Palaemonetes paludosus

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Palaemonetes paludosus
Glass-shrimp-close.jpg
P. paludosus in a freshwater aquarium
Scientific classification
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P. paludosus
Binomial name
Palaemonetes paludosus
(Gibbes, 1850) [1]

Palaemonetes paludosus, known as ghost shrimp, glass shrimp, and eastern grass shrimp,[2][3] is a species of freshwater shrimp from the southeastern United States.

Description[edit]

Palaemonetes paludosus is up to 2.5 cm (1.0 in) long and largely transparent. By manipulating the pigment granules in its body, it can produce effective camouflage against its background.[4] It is very similar to P. kadiakensis, from which it can be distinguished by the arrangement of spines on the telson.[3]

Distribution[edit]

Palaemonetes paludosus is common in southern states east of the Appalachian Mountains. It is also found in Louisiana, where it may not be native, and there are scattered records from further west, in Texas and California.[3]

Ecology[edit]

Palaemonetes paludosus lives in fresh water or slightly brackish water, usually in lakes.[3] It is nocturnal, remaining hidden among the vegetation by day, and emerging at night to feed on plankton.[4] It is an important prey item for a number of birds and fishes,[5] and may be considered a keystone species.[6]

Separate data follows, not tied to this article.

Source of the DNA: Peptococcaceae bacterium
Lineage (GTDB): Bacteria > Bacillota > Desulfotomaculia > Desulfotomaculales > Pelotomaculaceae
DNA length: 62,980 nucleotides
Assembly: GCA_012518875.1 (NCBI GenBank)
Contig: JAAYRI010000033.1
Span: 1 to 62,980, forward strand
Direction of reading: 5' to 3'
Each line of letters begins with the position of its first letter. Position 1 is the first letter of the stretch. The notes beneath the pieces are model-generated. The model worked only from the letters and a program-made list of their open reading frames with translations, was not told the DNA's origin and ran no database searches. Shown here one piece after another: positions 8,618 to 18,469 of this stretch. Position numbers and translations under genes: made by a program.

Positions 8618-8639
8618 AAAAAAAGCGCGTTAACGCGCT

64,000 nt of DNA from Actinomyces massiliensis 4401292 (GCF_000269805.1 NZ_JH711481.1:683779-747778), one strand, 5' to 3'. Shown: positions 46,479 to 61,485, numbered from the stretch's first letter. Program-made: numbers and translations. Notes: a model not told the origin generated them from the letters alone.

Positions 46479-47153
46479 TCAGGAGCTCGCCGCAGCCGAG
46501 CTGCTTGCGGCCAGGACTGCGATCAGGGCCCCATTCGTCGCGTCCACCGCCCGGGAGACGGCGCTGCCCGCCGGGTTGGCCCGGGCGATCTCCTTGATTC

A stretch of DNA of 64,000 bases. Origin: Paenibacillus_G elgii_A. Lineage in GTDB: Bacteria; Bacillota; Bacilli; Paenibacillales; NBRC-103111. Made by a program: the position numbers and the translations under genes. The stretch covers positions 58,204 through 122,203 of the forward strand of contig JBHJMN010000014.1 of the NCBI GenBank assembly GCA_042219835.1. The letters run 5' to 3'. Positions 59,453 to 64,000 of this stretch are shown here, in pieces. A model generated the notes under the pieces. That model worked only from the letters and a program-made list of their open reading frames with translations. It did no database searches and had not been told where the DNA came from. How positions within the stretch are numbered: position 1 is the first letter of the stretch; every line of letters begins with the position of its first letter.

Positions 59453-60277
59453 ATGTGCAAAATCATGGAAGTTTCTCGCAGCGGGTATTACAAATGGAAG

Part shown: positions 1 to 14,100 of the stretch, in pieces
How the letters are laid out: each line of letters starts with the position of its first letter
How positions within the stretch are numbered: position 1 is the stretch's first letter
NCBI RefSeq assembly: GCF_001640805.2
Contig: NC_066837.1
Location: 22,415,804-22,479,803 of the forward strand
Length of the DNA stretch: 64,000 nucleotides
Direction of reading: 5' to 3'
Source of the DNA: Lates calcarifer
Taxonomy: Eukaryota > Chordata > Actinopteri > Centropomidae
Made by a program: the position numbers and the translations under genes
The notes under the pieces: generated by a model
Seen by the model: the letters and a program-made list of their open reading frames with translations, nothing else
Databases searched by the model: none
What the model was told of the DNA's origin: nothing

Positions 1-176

References[edit]

  1. ^ "Palaemonetes paludosus (Gibbes, 1850)". Integrated Taxonomic Information System. Retrieved March 28, 2011.
  2. ^ "Palaemonetes paludosus (riverine grass shrimp)". Animal Diversity Web.
  3. ^ a b c d Jerry G. Walls (2009). "Appendix 2. Freshwater shrimp in Louisiana". Crawfishes of Louisiana. Louisiana State University. pp. 216–224. ISBN 978-0-8071-3409-2.
  4. ^ a b Doug Stamm (2008). "Appendix A. More about springs inhabitants". The Springs of Florida (2nd ed.). Pineapple Press. pp. 93–108. ISBN 978-1-56164-422-3.
  5. ^ John S. Richardson & Michael J. Jackson (2003). "Aquatic invertebrates". In Martin Richard Perrow & Anthony J. Davy. Handbook of Ecological Restoration, Volume 2. Cambridge University Press. pp. 300–323. ISBN 978-0-521-79128-1.
  6. ^ Richard W. Merritt, Michael J. Higgins, Kenneth W. Cummins & Brigitte Vandeneeden (1999). "The Kissimmee River–riparian marsh ecosystem, Florida. Seasonal differences in invertebrate functional feeding group relationships". In Darold P. Batzer; Russell Ben Rader; Scott A. Wissinger. Invertebrates in Freshwater Wetlands of North America: Ecology and Management. John Wiley and Sons. pp. 55–80. ISBN 978-0-471-29258-6.CS1 maint: Multiple names: authors list (link)

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